Death in the Family came up behind it and took hold of its arm, gentle but commanding.
“Get the others,” Death in the Family said to it. “It’s time.”
Hank went out to the garage and got the broom. The bristles stuck out in odd directions like bed-head, but the wood felt good and sturdy in his hands.
The memories had to be solid to hurt him, and if they were solid, he could fight back. Let them try and kill him.
He owned them. His death was not their call.
Hank Swanson knew he wasn’t any better than anyone else. But he didn’t think he was pure evil. After all, people bought, sold, traded, stole and borrowed memories on which to build a sense of self all the time. In his retirement, he never gave much thought to a conscience. He’d always assumed that he let his wither and die. Years of exposure to murder, greed, rape, callousness, and stupidity did that to a person. They made a guy realize that evil is plainly and simply impure. Mussolini made the trains run on time, and all that. The devil had been God’s favorite angel, according to Linda’s faith. So what was conscience but personal judgment? Who was he to judge anyone’s acts? A person “in good conscience” couldn’t righteously hate something that wasn’t pure evil, and frankly, no one was an absolute either way, good or bad. He never thought of himself as being in good conscience, but he knew one thing. Shot in the Leg was wrong. He didn’t hate those memories. Not that he felt no sense of justice; he’d always suspected a part of him kept the memories around to punish himself, in a way. But he simply didn’t feel that he could pass sentence anymore, even on himself. It wasn’t for him to decide. And his encounter with Abuse upstairs made him realize that extended to the memories, as well.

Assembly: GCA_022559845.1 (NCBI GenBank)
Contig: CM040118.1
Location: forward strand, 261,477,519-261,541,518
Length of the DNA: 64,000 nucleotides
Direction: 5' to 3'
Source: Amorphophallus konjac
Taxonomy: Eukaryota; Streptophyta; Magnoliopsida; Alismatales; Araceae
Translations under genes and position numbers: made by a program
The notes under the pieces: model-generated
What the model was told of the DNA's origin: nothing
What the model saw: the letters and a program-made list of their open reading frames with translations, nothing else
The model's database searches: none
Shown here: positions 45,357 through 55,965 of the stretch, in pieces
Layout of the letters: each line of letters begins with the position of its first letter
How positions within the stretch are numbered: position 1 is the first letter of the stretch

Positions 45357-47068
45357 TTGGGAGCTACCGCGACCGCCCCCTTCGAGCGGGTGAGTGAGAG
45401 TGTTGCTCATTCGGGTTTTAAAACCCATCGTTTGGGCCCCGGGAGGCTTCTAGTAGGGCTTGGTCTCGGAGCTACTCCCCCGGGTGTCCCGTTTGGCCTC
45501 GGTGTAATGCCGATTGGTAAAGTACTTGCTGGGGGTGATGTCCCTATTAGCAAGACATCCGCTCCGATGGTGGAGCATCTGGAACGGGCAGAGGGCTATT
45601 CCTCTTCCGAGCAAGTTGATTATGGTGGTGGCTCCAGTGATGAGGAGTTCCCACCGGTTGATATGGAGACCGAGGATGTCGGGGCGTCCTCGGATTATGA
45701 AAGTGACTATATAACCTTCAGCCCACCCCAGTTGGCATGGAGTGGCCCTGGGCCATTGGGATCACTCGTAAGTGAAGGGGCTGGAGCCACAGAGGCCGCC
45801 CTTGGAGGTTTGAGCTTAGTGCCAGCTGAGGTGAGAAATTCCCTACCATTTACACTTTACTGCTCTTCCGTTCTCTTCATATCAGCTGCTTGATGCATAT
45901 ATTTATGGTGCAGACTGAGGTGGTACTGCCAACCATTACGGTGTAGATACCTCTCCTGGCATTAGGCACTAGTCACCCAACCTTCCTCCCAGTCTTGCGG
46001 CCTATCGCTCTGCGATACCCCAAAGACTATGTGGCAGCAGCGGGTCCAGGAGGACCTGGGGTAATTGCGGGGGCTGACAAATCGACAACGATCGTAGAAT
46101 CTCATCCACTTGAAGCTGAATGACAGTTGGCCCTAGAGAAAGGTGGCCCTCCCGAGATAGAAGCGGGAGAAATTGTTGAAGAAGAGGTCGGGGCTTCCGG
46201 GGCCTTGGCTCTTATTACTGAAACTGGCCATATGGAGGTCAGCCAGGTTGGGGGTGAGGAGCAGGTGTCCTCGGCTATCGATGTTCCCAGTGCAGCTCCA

They had no right to condemn him, either. He wanted to live.
He made purposeful strides from the garage to the den, testing out the swing of the broom handle, listening for their approach: the whisper of feet that weren’t really feet and the dull hum of their anger.
In the center of the den, he waited. He heard the crash of broken glass from somewhere upstairs.
He considered leaving, but it wouldn’t matter. Train station, hotel room, deep in the woods, on a sunny beach – they’d always know where to find him. They were part of him.
He could reason with them. Suggest therapy. The thought got squashed fast, though. Therapy was like Neverland magic – one had to believe in it in order for it to work. And he didn’t. Never had. Even if he would consider it, therapy took years, if it worked at all. The memories were fed up now. They were out of patience. He didn’t have years.
Hank heard them on the stairs. He actually heard their footsteps on the stairs. They meant to intimidate him with the physical thud of their footfalls.
He swung the broom handle at the air in front of him. It made a satisfying whizz sound.
They entered the den together, the four of them, their expressions blank. Their eyes watched him, solemn and somehow peaceful. This was going to be their death, too, and they were ready for it. They were just riding it out, seeing it to the end. Their desperate resolve frightened him.